Illegal logging is more prevalent in Peru than in most countries around the world. The majority of the timber from Peru is harvested illegally. But the Peruvian government—with help from WWF and others—is turning this situation around. Together, they are transforming and modernizing Peru’s forest sector.
The Natural Capital Project—a partnership among WWF, The Nature Conservancy, University of Minnesota and Stanford University—works to provide decision makers with reliable ways to assess the true value of the services that ecosystems provide.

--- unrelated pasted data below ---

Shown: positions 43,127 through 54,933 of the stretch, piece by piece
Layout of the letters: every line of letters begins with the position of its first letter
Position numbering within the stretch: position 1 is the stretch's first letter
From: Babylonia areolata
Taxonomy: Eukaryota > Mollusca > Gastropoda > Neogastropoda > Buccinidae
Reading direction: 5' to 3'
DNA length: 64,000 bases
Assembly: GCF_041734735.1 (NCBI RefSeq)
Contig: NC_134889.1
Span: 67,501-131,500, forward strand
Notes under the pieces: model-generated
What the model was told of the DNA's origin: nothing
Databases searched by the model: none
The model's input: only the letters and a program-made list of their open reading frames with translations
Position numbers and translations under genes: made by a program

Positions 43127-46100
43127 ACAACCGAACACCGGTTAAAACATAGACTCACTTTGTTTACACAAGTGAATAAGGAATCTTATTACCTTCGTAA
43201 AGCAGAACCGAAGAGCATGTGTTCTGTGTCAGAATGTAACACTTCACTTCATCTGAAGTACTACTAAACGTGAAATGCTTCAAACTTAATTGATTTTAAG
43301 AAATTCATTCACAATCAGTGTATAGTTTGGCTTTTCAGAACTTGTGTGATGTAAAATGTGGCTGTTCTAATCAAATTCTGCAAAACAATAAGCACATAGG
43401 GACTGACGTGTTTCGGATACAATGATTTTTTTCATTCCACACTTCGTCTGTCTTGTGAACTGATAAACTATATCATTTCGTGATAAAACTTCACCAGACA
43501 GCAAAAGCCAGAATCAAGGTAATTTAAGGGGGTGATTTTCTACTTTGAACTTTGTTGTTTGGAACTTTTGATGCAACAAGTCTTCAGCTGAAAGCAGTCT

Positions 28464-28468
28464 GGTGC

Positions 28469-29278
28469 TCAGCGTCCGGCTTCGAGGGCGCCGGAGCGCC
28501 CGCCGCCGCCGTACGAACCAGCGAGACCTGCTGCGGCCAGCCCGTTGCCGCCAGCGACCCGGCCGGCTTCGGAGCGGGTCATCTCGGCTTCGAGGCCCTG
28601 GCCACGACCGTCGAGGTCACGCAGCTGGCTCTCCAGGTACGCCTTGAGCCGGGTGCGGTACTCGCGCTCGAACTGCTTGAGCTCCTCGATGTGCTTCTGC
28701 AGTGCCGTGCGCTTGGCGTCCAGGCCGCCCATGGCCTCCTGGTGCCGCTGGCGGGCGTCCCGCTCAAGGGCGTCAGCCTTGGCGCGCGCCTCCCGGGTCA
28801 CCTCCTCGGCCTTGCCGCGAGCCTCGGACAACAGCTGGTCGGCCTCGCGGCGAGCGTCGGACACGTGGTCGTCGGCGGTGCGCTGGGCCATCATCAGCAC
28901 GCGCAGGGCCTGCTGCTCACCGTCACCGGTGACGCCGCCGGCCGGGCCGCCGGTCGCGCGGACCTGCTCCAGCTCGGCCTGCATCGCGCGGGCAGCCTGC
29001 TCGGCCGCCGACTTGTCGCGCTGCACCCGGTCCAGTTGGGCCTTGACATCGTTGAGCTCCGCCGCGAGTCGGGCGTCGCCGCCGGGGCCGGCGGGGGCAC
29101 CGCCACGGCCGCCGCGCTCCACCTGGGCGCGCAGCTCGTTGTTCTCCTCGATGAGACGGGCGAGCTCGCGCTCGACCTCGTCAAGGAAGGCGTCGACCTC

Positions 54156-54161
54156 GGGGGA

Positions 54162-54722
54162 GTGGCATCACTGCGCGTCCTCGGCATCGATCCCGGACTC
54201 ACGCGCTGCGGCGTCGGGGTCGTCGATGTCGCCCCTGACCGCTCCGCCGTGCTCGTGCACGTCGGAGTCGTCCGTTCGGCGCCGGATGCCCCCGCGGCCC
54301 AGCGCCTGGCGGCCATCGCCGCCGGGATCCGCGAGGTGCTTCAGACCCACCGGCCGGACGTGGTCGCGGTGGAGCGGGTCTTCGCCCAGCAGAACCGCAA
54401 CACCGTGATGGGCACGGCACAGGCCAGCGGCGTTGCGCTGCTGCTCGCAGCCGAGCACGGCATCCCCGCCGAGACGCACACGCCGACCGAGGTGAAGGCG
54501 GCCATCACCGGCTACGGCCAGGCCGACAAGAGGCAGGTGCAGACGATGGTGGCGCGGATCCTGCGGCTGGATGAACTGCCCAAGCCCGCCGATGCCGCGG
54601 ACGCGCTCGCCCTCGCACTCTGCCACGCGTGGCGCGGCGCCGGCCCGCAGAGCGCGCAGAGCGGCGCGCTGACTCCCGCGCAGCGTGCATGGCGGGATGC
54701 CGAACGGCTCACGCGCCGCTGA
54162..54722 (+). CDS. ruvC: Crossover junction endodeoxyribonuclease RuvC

Indigenous communities control 30 percent of forested land in the Bolivian lowlands. The sustainable management of this land is essential to ensuring a prosperous future for Bolivia, its indigenous people and the environment. In this country and elsewhere, WWF plays a key role in helping community organizations strengthen their ability to promote sustainable forestry.
In 2006, Ecuadorian conservationist Santiago Espinosa received a Russell E. Train Fellowship from WWF’s Education for Nature Program (EFN) to conduct research in wildlife ecology. Santiago’s research involved spending long periods of time in the Amazonian rainforest. He captured photos that highlight the spectacular wildlife that lives in Yasuní National Park.